Kathleen

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  • in reply to: Follow up for negative numbers post #42515
    Kathleen
    Moderator

    Yeah, that was what I thought it meant, as well. (I'm glad to know my musical instincts are still sharp!)

    It's actually not logical according to the notation, as the player would normally hold onto the note through the tied 8th notes, but here the composer wants the release on the beat, so in essence, removing the tied note. (I've never encountered this in instrumental music, but it is a frequent occurrence in vocal music.)

    This will require a transcriber's note, no matter what you choose to do. I think I might enclose the tied notes below the numbers in parentheses. That way the player knows it's there in print, but the indication is to cut off on that note rather than hold it. If you do this and explain what print looks like, you can then omit the number from the music line.

    Let me know what you think!

     

    in reply to: Negative numbers above notes #42508
    Kathleen
    Moderator

    Interesting - I have not seen this in Baritone music either. (I've seen it in string music but the baritone can't shift hand position so it certainly doesn't mean that!!)

    My best guess is that it means to cut off on beat 4 and beat 3, respectively, but that's just my initial interpretation based on the music. I wouldn't dream of putting that in as the way it should be interpreted. I think in this case you can use your judgement as to how you want to indicate it. Either as a footnote with a TN explaining at each instance or as a word sign expression in parentheses following the note. If you use parentheses, you may want to add a TN before the music saying that you've done that. Otherwise the reader will have no idea that it comes above the notes and is not enclosed in parentheses in print.

    Hope that helps!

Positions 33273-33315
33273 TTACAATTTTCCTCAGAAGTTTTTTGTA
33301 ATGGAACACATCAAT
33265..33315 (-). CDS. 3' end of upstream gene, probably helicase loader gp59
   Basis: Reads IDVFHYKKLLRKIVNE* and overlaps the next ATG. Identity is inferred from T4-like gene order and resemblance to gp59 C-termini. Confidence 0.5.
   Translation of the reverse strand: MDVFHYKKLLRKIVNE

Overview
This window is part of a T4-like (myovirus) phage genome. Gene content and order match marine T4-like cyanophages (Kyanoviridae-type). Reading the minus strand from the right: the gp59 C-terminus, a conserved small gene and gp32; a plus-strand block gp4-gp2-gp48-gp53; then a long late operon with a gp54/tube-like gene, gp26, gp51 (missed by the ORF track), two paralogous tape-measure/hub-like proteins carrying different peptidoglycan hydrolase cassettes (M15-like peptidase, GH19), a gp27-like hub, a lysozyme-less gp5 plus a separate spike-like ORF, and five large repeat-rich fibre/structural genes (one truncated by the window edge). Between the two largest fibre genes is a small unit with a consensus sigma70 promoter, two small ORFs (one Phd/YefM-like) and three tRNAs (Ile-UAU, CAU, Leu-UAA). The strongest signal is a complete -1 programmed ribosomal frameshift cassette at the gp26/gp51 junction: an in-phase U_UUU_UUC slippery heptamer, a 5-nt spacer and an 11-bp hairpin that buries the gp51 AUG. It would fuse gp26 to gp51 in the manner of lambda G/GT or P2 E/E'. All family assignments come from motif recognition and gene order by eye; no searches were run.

Kathleen

    in reply to: Strophic Songs with Slight Variation in Refrain #42485
    Kathleen
    Moderator

    Good morning!

    Your braille is very close! Instead of the lower cell numbers for the verses, use upper cell numbers enclosed in UEB parentheses. Check out example 35.7.3-1 in the Code.

    (And you need a blank cell after the dot 3 measure continuation number! The dot 3 only takes the place of the blank cell in bar over bar keyboard format.)

    Thanks!

    Kathleen

    in reply to: Bar-Over-Bar with Chords and Runovers #42484
    Kathleen
    Moderator

    Good morning!

    I don't see anything in the Code that prohibits a run-over in the right hand when you have chord symbols with piano music. Of course, you wouldn't be able to use a run-over in the left hand, so I would try and keep it to a minimum in the right hand as well.

    The page turn indicator would go on a line by itself indented two cells after the hand signs if it doesn't fit in both lines aligned. So your placement is correct in your examples! (Remember that you do not need the actual page number unless there are two or more print page turns on a single braille page.)

    Kathleen

    Kathleen
    Moderator

    Great! Please let me know if you have more questions! Happy to help!

    Kathleen
    Moderator

    Hi there!

    Couple of things I noticed -  in vocal music, measure number repeats are not used. So at the lyrics "If I'd been out till..." you can't use the lower-cell 5-6. You must braille it out. (see Music Braille Code 35.8)

    I usually put CODA fully caps, at the start of the word line, not enclosed in word-sign indicators (to match what we do with REFRAIN and CHORUS etc.)

    The verse numbers of just text at the end should be enclosed in literary parentheses, not word-sign indicators.

    Ok - now to your actual question! If I start to struggle figuring out the repeat structure and which lyrics go where, I will braille it out completely, rather than have several lines of two verses together - and in this case the song has three verses, so that's not really a possibility! I tend to use more measure numbers than is "required" by the Code. Especially if there are Brailled-out repeats - having more frequent measure numbers can help the reader figure out where they are. And if they also have the piano score, which has numbers for every parallel, there will be more points of connection if the vocal score has measure numbers as well.  (FYI - in choral music and ensemble music I put measure numbers on every line! It helps a great deal when a braille-reading musician is collaborating with print-reading musicians who can easily say, let's start at measure 14!)

    So basically, once these pop songs start adding more than one verse with more than one Volta, I braille everything out. You'll find it doesn't require that much more space and will reduce complications a bunch.

    All the best!

    Kathleen

     

    in reply to: Integration: strophic songs w/ complex arrangements. #42367
    Kathleen
    Moderator

    Hi there,

    I agree that in a piano-dominant format, showing the different syllable elision for a 2nd or 3rd verse seems unnecessarily complicated. If you are only doing the vocal part, perhaps it's worth it to show the differences in the verses, though.